So, here are some hopefully-helpful comments from recent reading:
- First of all, ElectricSpec publishes genre fiction. This means--besides some aspect of F/SF/H--we want to see some kind of character who has some kind of issue/problem and does some kind of action, leading to some kind of resolution. Please see my earlier post on How to write a short story. Please note this means something has to happen in the story. Please note this means there must be a conclusion to the story. I freely admit this is not the only possible kind of story, but this is what we look for. Hence the tip: Authors, be familiar with your target market.
- Does your first page pass the "WTF?" test? If I read the first page and cannot tell WTF is going on...it's gonna get a pass. How do you avoid this problem? Give you first page to your spouse/child/friend/complete stranger and ask them if they can tell what's happening. When your spouse smiles and nods and says "Of course, honey." follow up and ask "What?" and listen to their response. Does it agree with what you meant?
- The converse of WTF can also be a problem. Does your story have too much exposition/explanation? Is every character identified by first and last name, complete job history, and extensive family relationships? Is the beginning of the story a history of your world? Ideally, authors should give the reader only what they need to know. Note a lack of dialogue can be an indication of this.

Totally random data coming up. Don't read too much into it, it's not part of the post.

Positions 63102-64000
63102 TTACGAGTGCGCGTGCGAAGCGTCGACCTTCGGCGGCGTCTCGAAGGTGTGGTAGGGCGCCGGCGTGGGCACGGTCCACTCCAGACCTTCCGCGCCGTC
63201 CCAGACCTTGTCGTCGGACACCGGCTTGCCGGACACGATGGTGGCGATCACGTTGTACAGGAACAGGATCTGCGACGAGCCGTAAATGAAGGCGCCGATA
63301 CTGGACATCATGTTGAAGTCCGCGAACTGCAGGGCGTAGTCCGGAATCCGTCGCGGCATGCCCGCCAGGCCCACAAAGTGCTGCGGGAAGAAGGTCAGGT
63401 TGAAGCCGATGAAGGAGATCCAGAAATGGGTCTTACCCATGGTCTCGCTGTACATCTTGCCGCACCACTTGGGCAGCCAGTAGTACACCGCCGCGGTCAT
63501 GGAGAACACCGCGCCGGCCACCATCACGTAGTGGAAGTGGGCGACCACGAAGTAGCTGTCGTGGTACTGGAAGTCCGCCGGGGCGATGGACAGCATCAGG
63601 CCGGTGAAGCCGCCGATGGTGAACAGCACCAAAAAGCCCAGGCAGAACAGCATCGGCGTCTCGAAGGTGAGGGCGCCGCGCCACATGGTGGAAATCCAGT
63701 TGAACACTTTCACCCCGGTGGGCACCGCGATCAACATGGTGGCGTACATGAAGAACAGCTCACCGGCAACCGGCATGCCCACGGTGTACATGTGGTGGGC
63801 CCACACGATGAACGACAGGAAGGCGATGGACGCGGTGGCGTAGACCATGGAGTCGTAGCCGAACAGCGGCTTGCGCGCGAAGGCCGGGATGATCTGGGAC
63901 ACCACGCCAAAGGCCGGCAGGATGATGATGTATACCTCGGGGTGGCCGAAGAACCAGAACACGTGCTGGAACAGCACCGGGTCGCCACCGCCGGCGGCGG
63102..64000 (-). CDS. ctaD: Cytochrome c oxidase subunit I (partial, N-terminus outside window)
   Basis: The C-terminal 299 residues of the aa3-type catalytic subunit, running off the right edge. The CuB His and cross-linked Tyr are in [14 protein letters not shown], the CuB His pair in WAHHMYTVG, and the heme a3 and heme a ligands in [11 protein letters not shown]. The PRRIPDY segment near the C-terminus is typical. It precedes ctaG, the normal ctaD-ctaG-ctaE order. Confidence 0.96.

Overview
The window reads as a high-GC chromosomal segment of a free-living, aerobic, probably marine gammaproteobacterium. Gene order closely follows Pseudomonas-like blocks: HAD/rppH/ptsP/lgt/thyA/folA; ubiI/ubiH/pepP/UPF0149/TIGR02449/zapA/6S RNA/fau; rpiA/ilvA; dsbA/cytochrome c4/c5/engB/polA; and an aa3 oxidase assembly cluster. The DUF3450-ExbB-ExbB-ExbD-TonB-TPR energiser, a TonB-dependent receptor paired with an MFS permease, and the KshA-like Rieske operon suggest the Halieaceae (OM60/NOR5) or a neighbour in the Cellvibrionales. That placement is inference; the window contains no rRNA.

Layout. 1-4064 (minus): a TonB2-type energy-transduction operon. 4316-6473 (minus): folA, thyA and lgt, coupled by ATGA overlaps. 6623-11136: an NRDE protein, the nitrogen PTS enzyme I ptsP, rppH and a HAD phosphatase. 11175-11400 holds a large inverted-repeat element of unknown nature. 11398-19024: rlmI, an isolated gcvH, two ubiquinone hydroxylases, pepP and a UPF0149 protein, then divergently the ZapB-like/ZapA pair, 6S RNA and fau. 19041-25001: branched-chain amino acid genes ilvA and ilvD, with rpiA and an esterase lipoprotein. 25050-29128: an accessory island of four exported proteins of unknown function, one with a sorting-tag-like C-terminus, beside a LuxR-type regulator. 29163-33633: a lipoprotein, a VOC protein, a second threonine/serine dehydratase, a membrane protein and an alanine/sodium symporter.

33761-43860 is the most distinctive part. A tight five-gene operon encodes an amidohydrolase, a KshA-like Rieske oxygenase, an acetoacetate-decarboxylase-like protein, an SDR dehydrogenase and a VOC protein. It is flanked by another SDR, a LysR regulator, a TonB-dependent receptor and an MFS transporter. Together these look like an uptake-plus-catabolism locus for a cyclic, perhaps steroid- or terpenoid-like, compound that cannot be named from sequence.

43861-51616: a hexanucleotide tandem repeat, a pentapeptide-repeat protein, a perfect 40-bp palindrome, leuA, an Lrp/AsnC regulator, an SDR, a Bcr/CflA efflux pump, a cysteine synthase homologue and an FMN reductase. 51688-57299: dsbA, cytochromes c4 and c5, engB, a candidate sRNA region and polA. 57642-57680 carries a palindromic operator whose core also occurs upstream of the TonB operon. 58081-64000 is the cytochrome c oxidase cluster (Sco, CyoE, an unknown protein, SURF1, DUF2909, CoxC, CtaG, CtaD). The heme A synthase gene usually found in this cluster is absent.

- Speaking of characters... How do you describe your characters? It is the mark of a beginning author to describe characters with a laundry list of physical characteristics. "Juanita had flowing black hair." Instead, try to show the reader about the character of the character. :)
What do the authors do in your favorite published fiction? With the exception of romance novels, physical characteristics of characters are rarely given in fiction these days.
- Speaking of descriptions... Authors are told to write specific--which is good advice. But choose your specific details carefully; focus what's important. Are the buttons on the jacket really what you want to focus on? Authors should also be aware that taking time to describe something draws attention to it. If I describe the ray-gun on page one...
- Incorrect grammar and spelling is not good. I suspect a lot of what we see is due to certain features of certain software. People mix up the/then/they/there, etc. Autocorrect is not always your friend.
We do appreciate you sending us your stories. Thank you!
Keep 'em coming!